[2] pry(main)> Action.new.test.action
=> #<Action (no attributes)>

I18n projectors lookup

As in granite actions, there are special I18n rules working in projectors. If I18n identifier is prefixed with . (t('.foobar')) - then translations lookup happens in following order:

granite_action.ba/#{granite_action_name}.#{granite_projector_name}.#{view_name}.foobar
granite_action.ba/#{granite_action_name}.#{granite_projector_name}.foobar
granite_action.base_action.#{granite_projector_name}.#{view_name}.foobar
granite_action.base_action.#{granite_projector_name}.foobar
granite_action.granite/action.#{granite_projector_name}.#{view_name}.foobar
granite_action.granite/action.#{granite_projector_name}.foobar
#{granite_projector_name}.#{view_name}.foobar
#{granite_projector_name}.foobar

Decorator part

Since projector acts exactly like decorator does, it is possible to define helpers on projector instance level:

class TestProjector < Granite::Projector
  def link
    h.link_to action.subject.full_name, action.subject
  end
end

class Action < Granite::Action
  projector :test
  subject :user
end

Inside the application it would be possible to call it like this:

Action.new(User.first).test.link
# => "<a href=\"/user/112014\">Sebastián López Alfonso</a>"

Controller part

The main purpose of a controller is to serve actions, but since we have to detect controller actions automatically in order to dispatch requests to them, we need a small DSL here:

class TestProjector < Granite::Projector
  get :help do
    # render a view that shows help
  end

  get :form, as: '' do
    # render a form. This is a default `get` action for this controller
  end

  post :perform, as: '' do
    # process the form. This is a default `post` action for this controller
  end
end

The first thing here is a verb definition: it is possible to use any REST verb. The second thing is a mount point name to make routes look beautiful. It is provided with the :as option. You'll probably want to set it to empty string so that the actual controller action is not part of the URL, since the name of the business action is.

For instance, if we mounted the BA::Company::Create business action that had a projector with perform controller action, the path to the action by default would have been create/perform. By adding as: '' to the perform action definition we change the path to create.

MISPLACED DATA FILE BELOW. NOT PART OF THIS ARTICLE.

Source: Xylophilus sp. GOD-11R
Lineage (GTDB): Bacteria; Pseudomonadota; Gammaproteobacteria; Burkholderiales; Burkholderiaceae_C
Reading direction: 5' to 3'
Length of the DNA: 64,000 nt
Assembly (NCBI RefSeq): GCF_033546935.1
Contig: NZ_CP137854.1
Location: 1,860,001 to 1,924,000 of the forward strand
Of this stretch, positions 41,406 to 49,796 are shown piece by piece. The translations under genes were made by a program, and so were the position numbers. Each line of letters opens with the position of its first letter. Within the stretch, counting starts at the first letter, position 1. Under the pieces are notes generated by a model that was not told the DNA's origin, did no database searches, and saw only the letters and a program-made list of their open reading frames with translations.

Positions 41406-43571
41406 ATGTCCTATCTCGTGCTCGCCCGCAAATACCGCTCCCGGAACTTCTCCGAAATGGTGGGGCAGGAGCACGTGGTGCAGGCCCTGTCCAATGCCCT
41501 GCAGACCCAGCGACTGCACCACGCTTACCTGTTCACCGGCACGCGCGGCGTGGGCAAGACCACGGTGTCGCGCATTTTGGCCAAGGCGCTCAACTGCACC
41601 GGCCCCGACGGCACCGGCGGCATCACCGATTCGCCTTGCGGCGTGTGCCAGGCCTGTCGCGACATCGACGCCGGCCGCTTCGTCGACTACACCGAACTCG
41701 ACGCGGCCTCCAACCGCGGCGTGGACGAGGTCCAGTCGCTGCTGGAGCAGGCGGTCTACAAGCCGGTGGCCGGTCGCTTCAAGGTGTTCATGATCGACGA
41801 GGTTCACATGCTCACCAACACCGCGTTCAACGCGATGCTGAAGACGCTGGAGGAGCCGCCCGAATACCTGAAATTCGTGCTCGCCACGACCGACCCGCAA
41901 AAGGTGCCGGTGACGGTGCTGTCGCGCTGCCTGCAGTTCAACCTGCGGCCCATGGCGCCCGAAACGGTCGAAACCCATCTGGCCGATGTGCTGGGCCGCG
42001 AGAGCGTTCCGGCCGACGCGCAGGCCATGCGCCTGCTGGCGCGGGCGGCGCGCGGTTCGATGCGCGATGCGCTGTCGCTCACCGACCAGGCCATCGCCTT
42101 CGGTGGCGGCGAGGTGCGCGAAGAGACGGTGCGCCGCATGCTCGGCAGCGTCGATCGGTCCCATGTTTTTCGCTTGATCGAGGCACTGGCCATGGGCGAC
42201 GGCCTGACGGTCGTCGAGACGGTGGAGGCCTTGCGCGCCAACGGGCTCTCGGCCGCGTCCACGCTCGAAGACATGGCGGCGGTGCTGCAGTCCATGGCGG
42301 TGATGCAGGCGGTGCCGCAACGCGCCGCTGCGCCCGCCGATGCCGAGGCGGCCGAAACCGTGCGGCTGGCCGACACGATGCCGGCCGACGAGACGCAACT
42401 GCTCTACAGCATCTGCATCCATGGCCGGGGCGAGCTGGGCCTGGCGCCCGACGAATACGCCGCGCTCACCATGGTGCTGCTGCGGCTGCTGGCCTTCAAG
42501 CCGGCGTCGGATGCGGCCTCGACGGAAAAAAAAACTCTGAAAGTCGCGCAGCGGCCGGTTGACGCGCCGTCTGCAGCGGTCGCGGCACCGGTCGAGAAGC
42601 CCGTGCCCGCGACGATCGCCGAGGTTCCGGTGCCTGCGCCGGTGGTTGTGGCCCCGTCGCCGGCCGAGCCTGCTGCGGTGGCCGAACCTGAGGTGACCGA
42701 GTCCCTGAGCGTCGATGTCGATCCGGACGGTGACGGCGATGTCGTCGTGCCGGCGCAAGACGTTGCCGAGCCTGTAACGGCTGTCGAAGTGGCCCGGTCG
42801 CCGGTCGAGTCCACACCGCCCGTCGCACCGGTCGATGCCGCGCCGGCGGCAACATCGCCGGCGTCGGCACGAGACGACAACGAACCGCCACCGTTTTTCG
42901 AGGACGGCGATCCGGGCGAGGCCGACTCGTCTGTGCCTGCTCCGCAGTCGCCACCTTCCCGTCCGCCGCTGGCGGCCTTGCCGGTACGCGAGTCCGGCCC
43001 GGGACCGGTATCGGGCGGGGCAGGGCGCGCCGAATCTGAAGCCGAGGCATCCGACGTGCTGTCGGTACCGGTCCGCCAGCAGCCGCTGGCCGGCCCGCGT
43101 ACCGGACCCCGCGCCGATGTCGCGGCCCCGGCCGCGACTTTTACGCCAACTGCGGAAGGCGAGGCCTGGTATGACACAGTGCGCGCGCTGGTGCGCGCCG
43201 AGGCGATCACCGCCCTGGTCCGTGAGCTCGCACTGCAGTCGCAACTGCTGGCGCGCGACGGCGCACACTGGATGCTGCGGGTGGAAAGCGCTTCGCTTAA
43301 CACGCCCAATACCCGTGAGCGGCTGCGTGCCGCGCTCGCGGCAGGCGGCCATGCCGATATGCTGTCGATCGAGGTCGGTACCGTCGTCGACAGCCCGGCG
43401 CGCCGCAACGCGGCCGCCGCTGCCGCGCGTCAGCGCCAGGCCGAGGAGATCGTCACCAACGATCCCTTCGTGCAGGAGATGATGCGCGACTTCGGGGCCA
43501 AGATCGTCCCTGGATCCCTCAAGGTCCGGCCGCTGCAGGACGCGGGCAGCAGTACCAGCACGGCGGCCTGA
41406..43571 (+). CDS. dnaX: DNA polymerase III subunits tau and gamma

Please keep in mind that provided code defines methods called help, form, and perform in the controller_class.

Note that calling render inside those blocks does not render the view within the application layout implicitly. To do so, you need to pass layout: 'application' to the render call.

Customizations

The controller is inherited from Granite::Controller which by default inherits from ActionController::Base this can be customized with initializer:

Granite.tap do |m|
  m.base_controller = 'ApplicationController'
end

To set performer for granite actions implement projector_performer, for example:

alias projector_performer current_user

Granite::Controller can be customized further after rails generate granite:install_controller, the original controller will be installed in app/controllers/granite/controller.rb.

Handling policies not allowed

When action policies are not satisfied action will raise an exception Granite::Action::NotAllowedError, it should be handled in the base_controller_class:

  rescue_from Granite::Action::NotAllowedError do |exception|
    ...
  end

Projectors extension

Since we are creating projector subclasses when mounting to business actions — there should be an ability to extend and modify them. This can be easily achieved by passing a block to the projector mount declaration:

class Action < Granite::Action
  projector :test do
    controller_class.before_action { ... }

    def link_class
      'super-link'
    end
  end
end

This is useful for providing exact projector configuration or even controller extensions. In the most cases it would be preferable to derive a new projector from a standard one.

Views

Views are used the same way as for usual controllers, but stored and inherited in slightly different way: basic views are stored in apq/projectors/#{projector_name} directory.

If you need to redefine any template in particular action - just put it near the action: e.g. apq/actions/ba/#{action_name}/#{projector_name} for BA::ActionName.projector_name projector